From there we headed over to another nearby bastion, Fort Vaux. Since it was so hot outside the day we visited, the cool, humid air inside the fort created an ethereal fog inside a few rooms. Fort Vaux was quite similar to Fort Douaumont — large craters in the ground, exposed bunkers and wires, and amazing history on display. There is a short video when you walk inside (French with English subtitles) about the history of the area. Although the ground is horrifically polluted with heavy metals and unexploded ordnance, nature has started reclaiming the area. Aside from clearing the mines and artillery, the government has let the land heal on its own. Red poppies and wildflowers were sprouting everywhere, and there were signs to watch out for wildlife.
The decimated villages and the Memorial of Verdun
During the Battle of Verdun, nine local villages — Beaumont, Bezonvaux, Cumières, Douaumont, Fleury-devant-Douaumont, Haumont, Louvemont, Ornes and Vaux — were razed to the ground. We stopped Fleury-devant-Douaumont ... or what was left of it. This once bustling little village was home to 422 residents. During WWI, it changed hands between the Germans and French not once, not twice, but sixteen times before it was completely and utterly destroyed. Deemed "The village that died for France," all that remains are stone foundations of what once was.
For a comprehensive visit, be sure to stop at the Mémorial de Verdun located next to Fleury-devant-Douaumont. With artifacts and interactive exhibits, this museum has recreated a replica of the battlefield on the ground floor. Visitors enter enclosed spaces which give the feeling of what it may have felt like to be crouched in the trenches. If claustrophobia kicks in, step out on to the terrace of the third floors and take in the sweeping views of the historical trail.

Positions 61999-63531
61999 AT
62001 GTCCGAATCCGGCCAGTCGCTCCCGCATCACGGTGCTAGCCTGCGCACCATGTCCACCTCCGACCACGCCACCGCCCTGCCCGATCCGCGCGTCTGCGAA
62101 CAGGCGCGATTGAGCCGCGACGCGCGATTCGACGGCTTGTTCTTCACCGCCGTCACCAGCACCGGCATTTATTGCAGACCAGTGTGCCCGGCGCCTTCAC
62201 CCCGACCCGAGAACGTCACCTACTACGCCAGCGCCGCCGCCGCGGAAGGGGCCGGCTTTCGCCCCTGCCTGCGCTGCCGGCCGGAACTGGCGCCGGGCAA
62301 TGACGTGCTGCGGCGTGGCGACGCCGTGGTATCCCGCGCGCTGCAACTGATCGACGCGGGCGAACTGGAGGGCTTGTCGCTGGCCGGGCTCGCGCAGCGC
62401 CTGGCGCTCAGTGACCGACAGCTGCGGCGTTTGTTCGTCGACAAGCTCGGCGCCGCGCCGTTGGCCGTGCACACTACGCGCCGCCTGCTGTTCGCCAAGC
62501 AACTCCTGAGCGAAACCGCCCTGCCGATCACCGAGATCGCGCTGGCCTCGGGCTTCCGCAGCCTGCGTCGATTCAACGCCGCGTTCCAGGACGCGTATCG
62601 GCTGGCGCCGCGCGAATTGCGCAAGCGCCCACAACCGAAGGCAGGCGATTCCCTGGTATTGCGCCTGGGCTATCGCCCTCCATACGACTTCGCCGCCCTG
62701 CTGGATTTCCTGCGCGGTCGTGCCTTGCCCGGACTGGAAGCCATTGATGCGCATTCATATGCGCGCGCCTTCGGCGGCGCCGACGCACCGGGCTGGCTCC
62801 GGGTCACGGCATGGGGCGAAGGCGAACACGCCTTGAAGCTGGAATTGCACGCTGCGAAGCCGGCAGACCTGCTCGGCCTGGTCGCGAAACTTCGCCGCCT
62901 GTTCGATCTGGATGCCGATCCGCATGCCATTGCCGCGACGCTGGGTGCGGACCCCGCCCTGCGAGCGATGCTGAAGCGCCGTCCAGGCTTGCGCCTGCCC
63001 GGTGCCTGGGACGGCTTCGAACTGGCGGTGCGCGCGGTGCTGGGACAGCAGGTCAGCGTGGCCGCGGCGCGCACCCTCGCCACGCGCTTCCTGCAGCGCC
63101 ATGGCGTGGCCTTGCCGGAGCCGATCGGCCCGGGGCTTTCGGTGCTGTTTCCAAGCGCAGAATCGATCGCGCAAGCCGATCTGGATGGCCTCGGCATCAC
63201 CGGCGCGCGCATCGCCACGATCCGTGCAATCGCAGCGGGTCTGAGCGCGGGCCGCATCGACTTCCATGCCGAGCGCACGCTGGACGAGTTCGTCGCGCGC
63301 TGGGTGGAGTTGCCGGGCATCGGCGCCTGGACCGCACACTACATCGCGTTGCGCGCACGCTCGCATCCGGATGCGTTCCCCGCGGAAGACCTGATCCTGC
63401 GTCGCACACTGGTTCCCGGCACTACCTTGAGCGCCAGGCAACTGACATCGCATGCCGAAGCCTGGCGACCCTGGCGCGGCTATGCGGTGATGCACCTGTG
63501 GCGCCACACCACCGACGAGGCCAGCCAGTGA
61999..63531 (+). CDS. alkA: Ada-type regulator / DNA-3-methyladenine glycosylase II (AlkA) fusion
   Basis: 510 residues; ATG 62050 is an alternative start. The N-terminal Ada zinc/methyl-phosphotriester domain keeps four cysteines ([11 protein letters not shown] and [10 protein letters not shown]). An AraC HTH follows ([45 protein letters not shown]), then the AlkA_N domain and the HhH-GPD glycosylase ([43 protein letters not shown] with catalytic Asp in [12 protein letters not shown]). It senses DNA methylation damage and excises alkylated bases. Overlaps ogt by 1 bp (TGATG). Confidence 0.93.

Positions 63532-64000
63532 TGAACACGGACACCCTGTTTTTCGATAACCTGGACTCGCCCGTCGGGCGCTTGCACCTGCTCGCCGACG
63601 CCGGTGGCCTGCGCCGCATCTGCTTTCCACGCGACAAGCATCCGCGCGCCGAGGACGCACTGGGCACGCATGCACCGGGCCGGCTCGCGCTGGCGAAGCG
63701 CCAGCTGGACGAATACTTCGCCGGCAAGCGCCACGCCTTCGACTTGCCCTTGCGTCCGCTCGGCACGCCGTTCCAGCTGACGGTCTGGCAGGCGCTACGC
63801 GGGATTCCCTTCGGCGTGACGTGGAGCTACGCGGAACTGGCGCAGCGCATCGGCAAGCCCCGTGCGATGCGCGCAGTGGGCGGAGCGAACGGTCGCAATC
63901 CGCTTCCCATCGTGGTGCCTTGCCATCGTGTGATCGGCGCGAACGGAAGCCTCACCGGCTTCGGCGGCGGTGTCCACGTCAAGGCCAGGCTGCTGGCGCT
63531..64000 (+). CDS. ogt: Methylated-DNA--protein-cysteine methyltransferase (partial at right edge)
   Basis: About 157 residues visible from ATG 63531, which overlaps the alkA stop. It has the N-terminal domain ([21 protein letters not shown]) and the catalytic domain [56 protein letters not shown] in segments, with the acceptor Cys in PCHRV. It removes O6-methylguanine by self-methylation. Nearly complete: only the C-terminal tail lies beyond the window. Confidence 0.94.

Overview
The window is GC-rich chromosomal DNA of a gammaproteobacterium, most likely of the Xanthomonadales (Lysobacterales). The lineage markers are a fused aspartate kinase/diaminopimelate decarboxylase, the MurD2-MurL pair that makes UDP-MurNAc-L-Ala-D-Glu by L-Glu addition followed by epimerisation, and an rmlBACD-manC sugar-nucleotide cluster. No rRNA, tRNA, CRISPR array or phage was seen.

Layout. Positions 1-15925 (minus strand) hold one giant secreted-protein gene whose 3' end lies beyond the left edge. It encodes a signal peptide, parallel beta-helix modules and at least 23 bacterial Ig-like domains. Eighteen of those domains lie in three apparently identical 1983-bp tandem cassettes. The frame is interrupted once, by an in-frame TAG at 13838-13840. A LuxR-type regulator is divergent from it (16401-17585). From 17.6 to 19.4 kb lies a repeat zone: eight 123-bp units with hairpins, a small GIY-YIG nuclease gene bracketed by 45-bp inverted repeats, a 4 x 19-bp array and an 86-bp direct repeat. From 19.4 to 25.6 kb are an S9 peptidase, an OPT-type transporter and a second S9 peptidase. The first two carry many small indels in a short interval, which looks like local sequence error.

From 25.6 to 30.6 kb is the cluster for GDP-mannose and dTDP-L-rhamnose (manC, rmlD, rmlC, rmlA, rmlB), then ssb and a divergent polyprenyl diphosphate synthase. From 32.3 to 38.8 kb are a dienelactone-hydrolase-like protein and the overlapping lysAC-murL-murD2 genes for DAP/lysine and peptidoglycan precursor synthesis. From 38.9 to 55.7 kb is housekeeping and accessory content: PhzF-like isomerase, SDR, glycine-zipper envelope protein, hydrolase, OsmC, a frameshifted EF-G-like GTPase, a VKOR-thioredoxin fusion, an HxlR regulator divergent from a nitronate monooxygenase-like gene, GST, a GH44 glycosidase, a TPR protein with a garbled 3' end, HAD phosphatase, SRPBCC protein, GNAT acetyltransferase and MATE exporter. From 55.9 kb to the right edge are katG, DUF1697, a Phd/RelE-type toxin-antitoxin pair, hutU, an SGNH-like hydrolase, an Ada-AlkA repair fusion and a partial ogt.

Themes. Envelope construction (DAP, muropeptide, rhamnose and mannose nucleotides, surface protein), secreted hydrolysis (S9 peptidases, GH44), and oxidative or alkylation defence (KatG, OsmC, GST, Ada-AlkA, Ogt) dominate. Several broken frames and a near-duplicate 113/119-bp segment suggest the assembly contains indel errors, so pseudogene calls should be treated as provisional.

Meuse-Argonne American Cemetery
A short 40-minute drive northwest of Verdun is the largest American military cemetery in Europe (the Lorraine American Military Cemetery in Saint-Avold, France is the largest one for WWII). The Meuse-Argonne American Cemetery is the final resting place for more than 14,000 American service members. Corporal Freddie Stowers (the first African-American Medal of Honor recipient in history) and Captain Frank Luke (for whom Luke Air Force Base is named) are among those buried here. The atmosphere is very quiet and peaceful, as well as somber and reflective. Inside the welcome center is a fantastic history of the Meuse-Argonne Offensive and stories of the men (and women) who were laid to rest at the cemetery.
The haunting and harrowing stories of the Battle of Verdun are ones that aren’t told in the week-long lesson in high school. Take a drive and discover the history first-hand. “Time will not dim the glory of their deeds.” –Gen. John J. Pershing